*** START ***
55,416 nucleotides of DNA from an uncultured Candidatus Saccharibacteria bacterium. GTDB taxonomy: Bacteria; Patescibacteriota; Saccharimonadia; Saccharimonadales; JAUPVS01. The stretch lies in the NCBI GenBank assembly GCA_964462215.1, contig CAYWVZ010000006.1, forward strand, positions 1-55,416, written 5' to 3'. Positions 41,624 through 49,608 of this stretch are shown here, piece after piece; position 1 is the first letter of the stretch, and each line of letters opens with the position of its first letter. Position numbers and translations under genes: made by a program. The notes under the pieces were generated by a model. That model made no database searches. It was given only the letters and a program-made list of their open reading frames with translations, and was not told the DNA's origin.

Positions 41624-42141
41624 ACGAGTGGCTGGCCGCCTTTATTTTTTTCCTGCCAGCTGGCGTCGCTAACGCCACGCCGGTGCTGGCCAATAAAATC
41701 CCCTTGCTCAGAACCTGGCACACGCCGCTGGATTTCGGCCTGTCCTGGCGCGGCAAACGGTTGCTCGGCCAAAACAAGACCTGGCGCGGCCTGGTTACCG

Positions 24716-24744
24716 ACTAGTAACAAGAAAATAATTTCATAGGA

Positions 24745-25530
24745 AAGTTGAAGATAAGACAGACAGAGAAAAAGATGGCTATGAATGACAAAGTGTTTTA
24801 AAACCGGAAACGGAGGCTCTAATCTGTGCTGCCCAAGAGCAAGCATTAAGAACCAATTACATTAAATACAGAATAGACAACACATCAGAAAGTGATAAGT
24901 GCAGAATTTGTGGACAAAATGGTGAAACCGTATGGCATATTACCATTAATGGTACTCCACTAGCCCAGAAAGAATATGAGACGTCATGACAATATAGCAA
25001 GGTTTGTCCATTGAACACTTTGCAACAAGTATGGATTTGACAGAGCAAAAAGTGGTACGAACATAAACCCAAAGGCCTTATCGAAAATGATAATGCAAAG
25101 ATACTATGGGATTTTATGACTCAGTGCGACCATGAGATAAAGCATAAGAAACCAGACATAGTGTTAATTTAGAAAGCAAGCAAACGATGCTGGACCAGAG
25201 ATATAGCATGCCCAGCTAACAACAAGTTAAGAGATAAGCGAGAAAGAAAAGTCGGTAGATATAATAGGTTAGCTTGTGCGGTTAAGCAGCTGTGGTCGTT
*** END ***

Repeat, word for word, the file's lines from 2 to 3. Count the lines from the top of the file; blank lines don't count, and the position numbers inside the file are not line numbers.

Positions 41624-42141
41624 ACGAGTGGCTGGCCGCCTTTATTTTTTTCCTGCCAGCTGGCGTCGCTAACGCCACGCCGGTGCTGGCCAATAAAATC